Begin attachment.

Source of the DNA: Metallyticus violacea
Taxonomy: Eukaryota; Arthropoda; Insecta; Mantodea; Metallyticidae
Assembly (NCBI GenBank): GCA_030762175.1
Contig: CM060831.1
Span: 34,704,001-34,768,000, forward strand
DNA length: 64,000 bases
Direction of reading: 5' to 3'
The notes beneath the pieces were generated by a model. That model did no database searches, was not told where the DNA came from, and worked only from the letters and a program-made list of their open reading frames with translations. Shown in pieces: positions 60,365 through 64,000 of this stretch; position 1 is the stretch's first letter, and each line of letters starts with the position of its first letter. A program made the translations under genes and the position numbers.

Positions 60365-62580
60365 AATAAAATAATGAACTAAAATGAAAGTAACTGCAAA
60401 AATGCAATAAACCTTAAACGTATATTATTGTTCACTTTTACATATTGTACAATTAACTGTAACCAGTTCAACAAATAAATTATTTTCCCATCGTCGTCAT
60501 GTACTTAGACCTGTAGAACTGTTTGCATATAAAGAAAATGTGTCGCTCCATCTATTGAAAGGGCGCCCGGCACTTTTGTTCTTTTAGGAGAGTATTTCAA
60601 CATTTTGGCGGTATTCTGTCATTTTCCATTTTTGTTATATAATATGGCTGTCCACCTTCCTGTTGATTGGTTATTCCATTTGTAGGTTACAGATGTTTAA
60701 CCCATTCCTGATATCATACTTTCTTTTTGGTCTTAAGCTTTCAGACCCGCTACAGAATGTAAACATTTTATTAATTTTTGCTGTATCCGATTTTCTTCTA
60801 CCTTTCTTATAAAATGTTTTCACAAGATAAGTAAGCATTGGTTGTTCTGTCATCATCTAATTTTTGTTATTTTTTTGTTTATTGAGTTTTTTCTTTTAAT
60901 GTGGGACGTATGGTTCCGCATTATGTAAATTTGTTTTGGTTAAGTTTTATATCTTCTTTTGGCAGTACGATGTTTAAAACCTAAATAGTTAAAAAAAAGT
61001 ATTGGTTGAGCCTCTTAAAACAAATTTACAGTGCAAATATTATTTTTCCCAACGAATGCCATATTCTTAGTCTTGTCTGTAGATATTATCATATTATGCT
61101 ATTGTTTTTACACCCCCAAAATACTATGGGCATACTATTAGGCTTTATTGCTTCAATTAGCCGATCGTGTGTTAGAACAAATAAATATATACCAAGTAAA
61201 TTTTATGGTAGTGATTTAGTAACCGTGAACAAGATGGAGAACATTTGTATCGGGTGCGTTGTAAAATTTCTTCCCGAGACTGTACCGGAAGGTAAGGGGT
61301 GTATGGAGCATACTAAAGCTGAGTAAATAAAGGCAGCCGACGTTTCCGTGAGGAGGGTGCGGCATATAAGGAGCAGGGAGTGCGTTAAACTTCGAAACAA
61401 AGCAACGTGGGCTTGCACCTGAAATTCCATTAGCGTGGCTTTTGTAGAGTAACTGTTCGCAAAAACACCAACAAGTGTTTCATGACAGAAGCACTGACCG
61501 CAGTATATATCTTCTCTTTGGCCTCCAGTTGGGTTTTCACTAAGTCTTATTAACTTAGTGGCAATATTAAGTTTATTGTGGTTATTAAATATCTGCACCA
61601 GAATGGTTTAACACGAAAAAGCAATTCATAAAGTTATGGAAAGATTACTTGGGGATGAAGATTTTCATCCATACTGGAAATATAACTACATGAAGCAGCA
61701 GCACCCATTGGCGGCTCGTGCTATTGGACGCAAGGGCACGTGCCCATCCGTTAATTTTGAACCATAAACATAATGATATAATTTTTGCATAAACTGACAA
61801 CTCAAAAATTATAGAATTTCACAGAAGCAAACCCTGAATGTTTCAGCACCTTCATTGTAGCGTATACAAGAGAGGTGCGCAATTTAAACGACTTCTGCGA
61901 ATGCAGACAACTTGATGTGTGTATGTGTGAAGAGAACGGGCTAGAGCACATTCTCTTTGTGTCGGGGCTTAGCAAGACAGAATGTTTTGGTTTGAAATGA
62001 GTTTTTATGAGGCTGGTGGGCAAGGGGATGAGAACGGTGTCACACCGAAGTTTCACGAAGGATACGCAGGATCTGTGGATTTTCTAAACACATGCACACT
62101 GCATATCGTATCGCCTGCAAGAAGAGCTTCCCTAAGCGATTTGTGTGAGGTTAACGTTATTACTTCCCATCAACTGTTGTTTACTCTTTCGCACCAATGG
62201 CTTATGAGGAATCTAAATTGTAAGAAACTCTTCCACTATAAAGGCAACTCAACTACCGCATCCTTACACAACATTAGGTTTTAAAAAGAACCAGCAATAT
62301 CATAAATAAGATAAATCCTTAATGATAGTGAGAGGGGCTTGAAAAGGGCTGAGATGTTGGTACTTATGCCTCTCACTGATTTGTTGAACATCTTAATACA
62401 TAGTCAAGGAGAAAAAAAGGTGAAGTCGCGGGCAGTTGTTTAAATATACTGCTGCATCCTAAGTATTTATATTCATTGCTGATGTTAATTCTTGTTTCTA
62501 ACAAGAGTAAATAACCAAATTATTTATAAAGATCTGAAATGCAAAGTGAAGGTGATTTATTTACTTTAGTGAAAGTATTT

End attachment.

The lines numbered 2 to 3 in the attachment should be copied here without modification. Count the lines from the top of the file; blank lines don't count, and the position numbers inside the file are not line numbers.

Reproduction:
Taxonomy: Eukaryota; Arthropoda; Insecta; Mantodea; Metallyticidae
Assembly (NCBI GenBank): GCA_030762175.1